This inflammation is the early stages of the disease and can lead to further increase in inflammation, particular in the canal.
Prolonged inflammation can thus lead to increase in glandular secretions and eventually microbial overgrowth.
It seems that pinnal inflammation is much easier to treat than canal inflammation. It also has been reported that 20 percent
of food allergy cases present soley with bilateral or unilateral otitis and furthermore more than 80 percent of confirmed
food allergy cases have at least otitis externa present. I have not found this to be true. I uncommonly confirm food allergy
in the dog.
Perpetuating causes include primary microbial colonization or overgrowth (mainly bacteria and Malassezia). Progressive changes
on the pinnae and in the ear canal can also perpetuate the ear disease and will be discussed further. Finally, extension into
the middle ear, termed otitis media, can become a persistent nidus for inflammation and infection, and can also perpetuate
The ear canal is simply an extension of the skin, and can be similarly infected and affected by microbial overgrowth, cutaneous
pathologic changes such as glandular (modified apocrine sweat glands called cerminous glands) and epidermal hyperplasia (lichenification)
as well as edema, fibrosis and even calcification.
Chronic inflammation is the leading cause of these pathologic changes. It has been reported that breeds predisposed to otitis
have many more modified apocrine glands in the ear canal compared to normal dogs. Chronic inflammation that is progressive
leads to hypertrophy or hyperplasia of the epidermis, follicular epithelium, glands, and results in microbial overgrowth,
erosions, ulcerations, pain, fibrosis and, in some cases calcification.
Not all cases progress this way, many dogs never reach the calcification stage, but many dogs (at least histologically) are
affected by fibrosis. Another important fact is that most cases of otitis media have progressed from otitis externa. Fibrosis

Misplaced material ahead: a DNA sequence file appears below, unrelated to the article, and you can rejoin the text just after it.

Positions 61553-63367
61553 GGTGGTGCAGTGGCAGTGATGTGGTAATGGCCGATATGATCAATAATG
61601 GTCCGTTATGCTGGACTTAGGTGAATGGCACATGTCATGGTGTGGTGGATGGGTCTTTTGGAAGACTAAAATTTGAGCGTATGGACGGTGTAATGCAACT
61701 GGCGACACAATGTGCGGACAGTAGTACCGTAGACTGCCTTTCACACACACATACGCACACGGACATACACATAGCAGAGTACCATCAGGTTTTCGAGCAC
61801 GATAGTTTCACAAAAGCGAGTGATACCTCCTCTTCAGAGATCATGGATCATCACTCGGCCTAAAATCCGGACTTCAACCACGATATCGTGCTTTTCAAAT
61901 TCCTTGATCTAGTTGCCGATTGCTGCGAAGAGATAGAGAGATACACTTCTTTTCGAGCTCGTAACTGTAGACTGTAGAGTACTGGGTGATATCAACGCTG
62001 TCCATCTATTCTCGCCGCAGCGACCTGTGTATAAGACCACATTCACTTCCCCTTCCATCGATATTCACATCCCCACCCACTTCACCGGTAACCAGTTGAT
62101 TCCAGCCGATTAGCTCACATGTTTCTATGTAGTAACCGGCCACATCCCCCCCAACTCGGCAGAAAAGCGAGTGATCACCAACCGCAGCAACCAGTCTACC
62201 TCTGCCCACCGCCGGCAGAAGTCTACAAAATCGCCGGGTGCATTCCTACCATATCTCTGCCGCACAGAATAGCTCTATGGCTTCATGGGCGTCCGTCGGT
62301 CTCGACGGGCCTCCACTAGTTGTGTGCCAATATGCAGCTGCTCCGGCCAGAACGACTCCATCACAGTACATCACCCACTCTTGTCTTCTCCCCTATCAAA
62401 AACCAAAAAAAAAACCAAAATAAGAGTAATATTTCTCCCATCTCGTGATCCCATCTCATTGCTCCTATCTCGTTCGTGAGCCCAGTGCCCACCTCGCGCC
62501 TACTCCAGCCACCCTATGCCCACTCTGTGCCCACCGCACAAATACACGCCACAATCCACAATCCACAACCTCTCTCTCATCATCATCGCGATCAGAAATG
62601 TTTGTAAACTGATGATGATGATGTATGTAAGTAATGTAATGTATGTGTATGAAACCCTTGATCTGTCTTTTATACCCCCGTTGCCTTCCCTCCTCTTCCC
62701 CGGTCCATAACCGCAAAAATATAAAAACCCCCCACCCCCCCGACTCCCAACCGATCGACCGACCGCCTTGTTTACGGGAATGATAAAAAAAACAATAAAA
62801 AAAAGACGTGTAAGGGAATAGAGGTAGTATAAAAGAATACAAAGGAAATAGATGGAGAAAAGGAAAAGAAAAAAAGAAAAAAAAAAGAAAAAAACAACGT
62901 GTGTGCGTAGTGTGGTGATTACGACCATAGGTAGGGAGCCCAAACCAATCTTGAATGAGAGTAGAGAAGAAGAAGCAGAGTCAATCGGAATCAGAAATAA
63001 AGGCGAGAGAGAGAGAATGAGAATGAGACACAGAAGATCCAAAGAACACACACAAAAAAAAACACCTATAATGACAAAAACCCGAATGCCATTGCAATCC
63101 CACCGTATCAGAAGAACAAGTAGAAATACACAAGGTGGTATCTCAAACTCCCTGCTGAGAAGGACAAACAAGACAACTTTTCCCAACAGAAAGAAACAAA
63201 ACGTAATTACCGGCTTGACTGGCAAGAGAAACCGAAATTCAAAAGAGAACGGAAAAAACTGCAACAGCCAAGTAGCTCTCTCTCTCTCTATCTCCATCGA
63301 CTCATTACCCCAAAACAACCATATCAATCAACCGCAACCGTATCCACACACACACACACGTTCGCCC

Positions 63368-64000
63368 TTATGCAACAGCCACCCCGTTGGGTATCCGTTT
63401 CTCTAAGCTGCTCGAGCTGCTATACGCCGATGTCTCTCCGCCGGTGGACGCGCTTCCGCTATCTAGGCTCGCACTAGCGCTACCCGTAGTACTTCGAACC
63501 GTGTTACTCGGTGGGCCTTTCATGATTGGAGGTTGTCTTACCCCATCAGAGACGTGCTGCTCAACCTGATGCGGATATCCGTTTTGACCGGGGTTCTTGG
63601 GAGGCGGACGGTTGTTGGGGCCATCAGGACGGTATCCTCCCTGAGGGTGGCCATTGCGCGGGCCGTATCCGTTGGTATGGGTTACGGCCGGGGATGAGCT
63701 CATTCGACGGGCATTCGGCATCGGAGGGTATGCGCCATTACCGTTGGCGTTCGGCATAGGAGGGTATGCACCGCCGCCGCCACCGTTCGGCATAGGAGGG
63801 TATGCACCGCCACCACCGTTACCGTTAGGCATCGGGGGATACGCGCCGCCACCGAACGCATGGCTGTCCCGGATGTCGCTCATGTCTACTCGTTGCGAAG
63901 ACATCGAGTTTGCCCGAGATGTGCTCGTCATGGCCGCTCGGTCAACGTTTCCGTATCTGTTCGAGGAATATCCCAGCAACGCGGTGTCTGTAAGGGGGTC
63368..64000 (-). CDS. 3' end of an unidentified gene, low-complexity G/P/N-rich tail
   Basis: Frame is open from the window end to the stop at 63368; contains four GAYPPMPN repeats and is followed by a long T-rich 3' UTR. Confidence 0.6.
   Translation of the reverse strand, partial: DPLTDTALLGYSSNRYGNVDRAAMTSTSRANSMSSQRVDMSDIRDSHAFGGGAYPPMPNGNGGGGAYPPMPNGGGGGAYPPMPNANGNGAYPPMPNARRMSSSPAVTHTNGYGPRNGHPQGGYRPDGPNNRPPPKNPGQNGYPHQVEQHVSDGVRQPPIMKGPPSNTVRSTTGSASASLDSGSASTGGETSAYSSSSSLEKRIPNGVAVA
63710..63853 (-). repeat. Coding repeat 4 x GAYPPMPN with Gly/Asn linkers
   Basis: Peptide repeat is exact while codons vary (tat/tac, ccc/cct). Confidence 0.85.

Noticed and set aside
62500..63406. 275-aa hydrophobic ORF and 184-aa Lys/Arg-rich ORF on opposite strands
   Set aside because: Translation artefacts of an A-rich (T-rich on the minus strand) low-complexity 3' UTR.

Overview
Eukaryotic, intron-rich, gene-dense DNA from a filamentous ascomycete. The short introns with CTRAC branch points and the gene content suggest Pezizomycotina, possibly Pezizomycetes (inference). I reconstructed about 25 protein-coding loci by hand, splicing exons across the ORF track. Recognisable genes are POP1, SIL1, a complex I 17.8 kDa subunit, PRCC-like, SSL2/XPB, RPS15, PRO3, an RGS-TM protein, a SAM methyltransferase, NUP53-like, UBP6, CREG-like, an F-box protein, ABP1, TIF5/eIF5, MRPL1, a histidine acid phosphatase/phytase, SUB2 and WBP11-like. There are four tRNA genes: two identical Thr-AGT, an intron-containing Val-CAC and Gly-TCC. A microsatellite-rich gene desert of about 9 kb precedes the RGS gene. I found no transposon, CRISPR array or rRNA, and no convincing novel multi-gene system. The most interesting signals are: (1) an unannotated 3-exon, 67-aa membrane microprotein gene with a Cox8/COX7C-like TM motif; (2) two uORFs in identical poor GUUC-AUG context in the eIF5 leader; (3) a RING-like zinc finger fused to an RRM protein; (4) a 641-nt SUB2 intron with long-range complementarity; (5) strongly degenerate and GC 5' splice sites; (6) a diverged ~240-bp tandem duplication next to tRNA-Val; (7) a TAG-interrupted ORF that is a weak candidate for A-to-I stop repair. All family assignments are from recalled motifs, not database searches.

results in narrowing of the canal that of course is a common predisposing cause. The thickening or hyperplasia of the skin
can also impede normal circulation, increase moisture, and interfere with otoscopic examination and proper cleaning. The increased
epithelial secretions and debris can favor microbial overgrowth. Finally, a combination of microbial byproducts, glandular
and epithelial debris, and inflammatory mediators released from the primary and predisposing causes, can further contribute
to the pathology.
Bacterial otitis externa/media
Apparently, bacteria are considered to be an uncommon cause of primary otitis externa. They generally are the result of chronic
allergy. Bacterial isolates from the ear canal include Staphyloccus, E. coli, Proteus, Enterococcus, Klebsiella and uncommonly
Pseudomonas. Obviously, identification of the primary cause is most important. Identification of bacteria is simply performed
with cytology. I prefer one that has a counter stain such as the Diff-Quick brand but Wright's stain will serve you well.
I have not found Gram stain to be of benefit. Generally, cocci organisms in the ear canal are gram-positive and rod-form bacteria
Therefore, morphology of the bacterium is most important when examining cytology specimens. Gram negative organism can be
present with otitis externa, but generally they are associated with otitis media. Most cases of otitis media have a ruptured
tympanic membrane. My criteria for performing a culture includes cases that are chronic or recurrent, patients that have a
ruptured tympanic membrane, and cases that demonstrate rod form bacteria visualized with cytology.
Some of the most frustrating cases that I must deal with include cases of chronic pseudomonal otitis media. The most difficult
factor associated with pseudomonal otitis media is the significant resistance to antibiotics that this organism demonstrates.
This genus of bacteria are routinely resistant to the penicillins (including cephalexin) and can be also resistant to the
fluoroquinolones and aminoglycosides. Another factor that leads to frustration includes the pain and inflammation associated
with severe cases of pseudomonal infections. This pain can be a challenge to manage.
Before we discuss treatment options for bacterial otitis, I will mention a few facts that can be helpful for the treatment
and management. When one obtains a culture and sensitivity, those values are based upon minimum inhibitory concentration in
the serum or plasma that is needed to achieve a kill.
Many of the antibiotics are available in topical form and can be instilled into the ear canal directly on on the bacteria,
thus achieving a higher concentration of the antibiotic. Many antibiotics are more effective at higher concentrations.
Also, when microbiologists and microbiology technicians select a few colonies (after culture is complete) for sensitivity
studies, the information may not reflect the resistance for the remaining colonies. That is why repeated cultures and sensitivities
on the same ear canal and organism can lead to different results.